The Bureau of Labor Statistics says that the number of jobs openings by the end of April rose to a record 9.3 million, with a record high number of people quitting and a record low number of people being fired.
The number of Americans quitting their jobs rose 11% to almost 4 million in April, the highest figure in records going back to 2000.
Record-Shattering Job Openings
9.3 million jobs open pic.twitter.com/muwGGF5ng4
— Charles V Payne (@cvpayne) June 8, 2021
“Within separations,” says the BLS, “the quits rate reached a series high of 2.7 percent while the layoffs and discharges rate decreased to a series low of 1.0 percent.”
The report further highlights the strength of the demand side of the labor market, as 9.3 million people remain unemployed despite the high number of available jobs.
“More than a year after horrific job losses and wage cuts, job seekers have a strong hand in the labor market again. Demand for workers is surging as the broader economy starts to emerge from the pandemic,” said Nick Bunker, director of the Hiring Lab. “At the same time, supply is restrained as workers are slow to find their post-pandemic normal. The result is a labor market that has snapped back quicker than many expected.”
Unemployment is “down considerably from its recent highs in April 2020 but remain well above their levels prior to the coronavirus,” says the BLS Employment Situation Report.
The reports will likely add fuel to the debate about the effect of extended unemployment benefits and generous pandemic stimulus measures on the employment market and the recovery.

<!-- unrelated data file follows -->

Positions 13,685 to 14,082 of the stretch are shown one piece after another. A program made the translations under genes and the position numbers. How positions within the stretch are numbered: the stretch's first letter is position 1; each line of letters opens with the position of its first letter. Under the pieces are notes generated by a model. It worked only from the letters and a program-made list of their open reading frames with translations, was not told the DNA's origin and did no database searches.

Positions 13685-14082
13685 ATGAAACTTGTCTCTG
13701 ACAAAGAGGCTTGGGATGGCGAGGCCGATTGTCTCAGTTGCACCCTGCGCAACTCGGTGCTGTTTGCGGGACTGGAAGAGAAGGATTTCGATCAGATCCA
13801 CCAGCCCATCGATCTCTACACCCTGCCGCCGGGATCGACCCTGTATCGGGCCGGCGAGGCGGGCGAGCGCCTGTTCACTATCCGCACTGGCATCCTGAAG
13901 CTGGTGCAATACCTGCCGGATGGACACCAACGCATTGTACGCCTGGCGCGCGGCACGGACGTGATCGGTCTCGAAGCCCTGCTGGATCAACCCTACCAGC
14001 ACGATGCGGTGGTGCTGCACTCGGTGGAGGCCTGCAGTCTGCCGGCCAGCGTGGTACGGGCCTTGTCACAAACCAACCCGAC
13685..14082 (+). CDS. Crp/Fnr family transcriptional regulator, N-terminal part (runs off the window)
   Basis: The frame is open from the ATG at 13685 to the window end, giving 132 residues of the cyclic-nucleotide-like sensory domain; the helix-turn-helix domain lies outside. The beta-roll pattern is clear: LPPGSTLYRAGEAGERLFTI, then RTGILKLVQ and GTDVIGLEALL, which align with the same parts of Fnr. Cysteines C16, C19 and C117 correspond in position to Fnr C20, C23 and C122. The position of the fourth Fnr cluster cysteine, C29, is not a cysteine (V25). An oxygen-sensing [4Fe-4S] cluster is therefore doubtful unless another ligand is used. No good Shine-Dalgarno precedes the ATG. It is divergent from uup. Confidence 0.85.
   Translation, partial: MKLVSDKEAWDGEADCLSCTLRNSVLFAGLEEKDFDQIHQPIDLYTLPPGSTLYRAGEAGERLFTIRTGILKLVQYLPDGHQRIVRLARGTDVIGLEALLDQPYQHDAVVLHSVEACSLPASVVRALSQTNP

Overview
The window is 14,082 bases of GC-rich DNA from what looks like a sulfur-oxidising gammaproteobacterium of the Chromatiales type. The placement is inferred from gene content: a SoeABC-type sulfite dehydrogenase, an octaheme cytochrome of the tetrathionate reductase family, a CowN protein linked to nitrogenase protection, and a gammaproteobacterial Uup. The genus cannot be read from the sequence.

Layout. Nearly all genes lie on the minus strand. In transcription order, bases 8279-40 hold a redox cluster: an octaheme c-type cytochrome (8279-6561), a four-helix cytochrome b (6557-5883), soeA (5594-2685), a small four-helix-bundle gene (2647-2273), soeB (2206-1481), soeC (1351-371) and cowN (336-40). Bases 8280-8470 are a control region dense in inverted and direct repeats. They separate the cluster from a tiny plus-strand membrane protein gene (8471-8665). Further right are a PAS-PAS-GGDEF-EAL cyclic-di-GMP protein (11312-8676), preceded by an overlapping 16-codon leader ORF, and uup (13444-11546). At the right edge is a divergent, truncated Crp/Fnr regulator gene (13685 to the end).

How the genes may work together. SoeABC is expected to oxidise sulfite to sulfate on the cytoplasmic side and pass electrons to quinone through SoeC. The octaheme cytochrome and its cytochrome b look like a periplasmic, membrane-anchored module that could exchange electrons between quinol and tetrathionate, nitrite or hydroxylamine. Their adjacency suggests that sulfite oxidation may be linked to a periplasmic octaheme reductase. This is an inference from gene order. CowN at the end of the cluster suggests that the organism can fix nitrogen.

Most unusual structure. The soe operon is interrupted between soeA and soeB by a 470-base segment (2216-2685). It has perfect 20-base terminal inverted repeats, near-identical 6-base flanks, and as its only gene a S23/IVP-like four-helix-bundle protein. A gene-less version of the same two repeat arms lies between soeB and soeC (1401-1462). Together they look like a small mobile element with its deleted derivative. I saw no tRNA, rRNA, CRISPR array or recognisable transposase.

The National Federation of Independent Business says that 48% of members nationwide have unfilled jobs, according to The Center Square.
Prior to the pandemic, there were 7.2 million available jobs according to the St Louis Federal Reserve Bank.
Nobody Wants To Work: Job Openings Soar To All Time High 9.3 Million As Record Numbers Quit Their Job https://t.co/LHn7PML215
— zerohedge (@zerohedge) June 8, 2021
Critics have said that the extra pandemic spending would interfere with job creation, which is the engine for the economy.
“Some of the latest stimulus plans are designed as permanent benefit expansions that have little to do with the pandemic in the first place,” warned Matt Weidinger of the American Enterprise Institute in February.
In April and May, the U.S. economy created far fewer jobs than expected, leading many Republican-led states to begin to pare back jobless benefits in order to encourage people to look for work.